But why are they featuring Russian characters?
Because DirecTV satellites owe a lot to Russia.
"The DirecTV 12 satellite was bolted atop the 191-foot-tall booster for liftoff at 0022 GMT Tuesday (7:22 p.m. EST Monday) from pad 39 at the Baikonur Cosmodrome in Kazakhstan" -December 30th SpaceflightNow.com via space.com
Going back in your home entertainment tech, the DirecTV-10 was launched July 7th 2007, DirecTV-8 was launched May 22, 2005 and DirecTV-5 was launched on May 7, 2002 all on Protons from Baikonur.
Do I bring this up because I am against Russia. Actually, no. As has been said by smarter folks than me many times over the past two decades, the Russians are doing capitalism. While the Civilian Space Agency for the United States continues to be in the back pocket of Boeing and Lockheed, talking big about welcoming commercial space but supporting government regulations that let them hold their status quo or worse (read HR8751 which aims to cut Amercian commercial initiatives and puts that tax money directly into Russian Space Workers paychecks).
It is funny, sorta.
However, I don't know how I feel about Dish Networks' Astronaut commercials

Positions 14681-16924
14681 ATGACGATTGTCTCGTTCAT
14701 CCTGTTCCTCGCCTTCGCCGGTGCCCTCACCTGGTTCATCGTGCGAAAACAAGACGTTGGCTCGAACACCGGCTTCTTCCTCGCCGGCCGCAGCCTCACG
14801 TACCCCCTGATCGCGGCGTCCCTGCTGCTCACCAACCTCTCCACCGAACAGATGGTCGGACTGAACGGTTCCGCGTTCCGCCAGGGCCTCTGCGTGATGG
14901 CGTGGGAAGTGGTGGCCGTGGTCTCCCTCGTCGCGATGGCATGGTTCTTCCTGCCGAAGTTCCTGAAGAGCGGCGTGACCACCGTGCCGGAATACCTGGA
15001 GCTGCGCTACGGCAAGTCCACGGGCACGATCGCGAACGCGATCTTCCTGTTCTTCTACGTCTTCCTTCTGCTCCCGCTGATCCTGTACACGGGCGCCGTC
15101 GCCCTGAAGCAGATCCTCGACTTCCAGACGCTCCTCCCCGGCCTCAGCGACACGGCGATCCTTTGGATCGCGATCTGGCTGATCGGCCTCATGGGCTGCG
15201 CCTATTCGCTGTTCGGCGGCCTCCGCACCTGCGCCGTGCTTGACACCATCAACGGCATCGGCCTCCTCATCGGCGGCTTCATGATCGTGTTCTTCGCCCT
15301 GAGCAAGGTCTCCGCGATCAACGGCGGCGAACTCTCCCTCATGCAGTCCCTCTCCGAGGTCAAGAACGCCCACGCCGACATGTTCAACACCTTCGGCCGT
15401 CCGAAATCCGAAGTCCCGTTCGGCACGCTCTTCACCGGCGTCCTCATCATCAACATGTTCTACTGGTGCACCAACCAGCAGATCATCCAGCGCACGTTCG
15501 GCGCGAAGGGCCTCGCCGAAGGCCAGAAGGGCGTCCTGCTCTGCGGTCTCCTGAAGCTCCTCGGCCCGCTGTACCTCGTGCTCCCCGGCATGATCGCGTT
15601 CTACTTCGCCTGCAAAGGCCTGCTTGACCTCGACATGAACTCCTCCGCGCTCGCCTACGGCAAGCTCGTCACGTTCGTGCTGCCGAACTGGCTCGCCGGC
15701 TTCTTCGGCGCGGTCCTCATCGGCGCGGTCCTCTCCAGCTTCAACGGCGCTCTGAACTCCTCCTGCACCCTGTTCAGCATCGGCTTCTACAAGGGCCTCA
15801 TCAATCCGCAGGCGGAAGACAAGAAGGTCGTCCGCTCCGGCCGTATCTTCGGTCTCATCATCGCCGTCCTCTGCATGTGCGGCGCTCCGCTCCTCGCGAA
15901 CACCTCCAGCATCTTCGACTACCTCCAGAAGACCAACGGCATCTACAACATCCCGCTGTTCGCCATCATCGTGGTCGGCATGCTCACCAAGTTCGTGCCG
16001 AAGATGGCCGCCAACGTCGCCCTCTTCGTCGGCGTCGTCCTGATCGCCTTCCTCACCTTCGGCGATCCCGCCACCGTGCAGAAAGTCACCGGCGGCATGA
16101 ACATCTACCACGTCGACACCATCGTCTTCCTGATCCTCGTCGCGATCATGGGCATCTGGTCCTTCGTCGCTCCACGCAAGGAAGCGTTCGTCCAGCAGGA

Is it me or do those guys appear to be Americans?
I don't know how funny the implication is because, as I understand it, Dish Network systems that previously would go up by and on American launchers are now also being lifted from Baikonur by Russian rockets.
Of course some of the ranting against commercial US Launches from Baikonur may end up being moot soon. The September 13th 2010 edition of the industry trade magazine Space News reports that the US government has approved the sale that brings Long Beach, California based commercial heavy launch company Sea Launch out of chapter 11 bankruptcy.
"Chicago-based Boeing Co., which had been Sea Launch's general contactor and principal shareholder, will remain a Sea Launch supplier but otherwise has ended its management role in the company..."
The Space News magazine article mentions that 'Since Sea Launch lifts from the ocean, instead of from American or Russian land, it can't launch military payloads and has to do commercial launches'. Well... that is not exactly true, as you can read here.
"Karlsen said the company’s first post-bankruptcy mission will not be by the sea-based operation, but by Land Launch of Moscow"
But, ignoring the loopholes, being out of Long Beach, and having its' absolutely beautiful ship painted with stunning english logos doesn't alter the fact that Sea Launch is now approved to be owned by Russia's Energia.
"For Energia, this is a ticket into the global commercial launch business, and it is really not all that expensive" - Sea Launch President Kjell Karlsen
Not too expensive for the leaders in Space Access, shamefully too expensive for the country that still kids itself, with commercials and other forms of false pride from a 40 year old mothballed history, that it is the still the leader.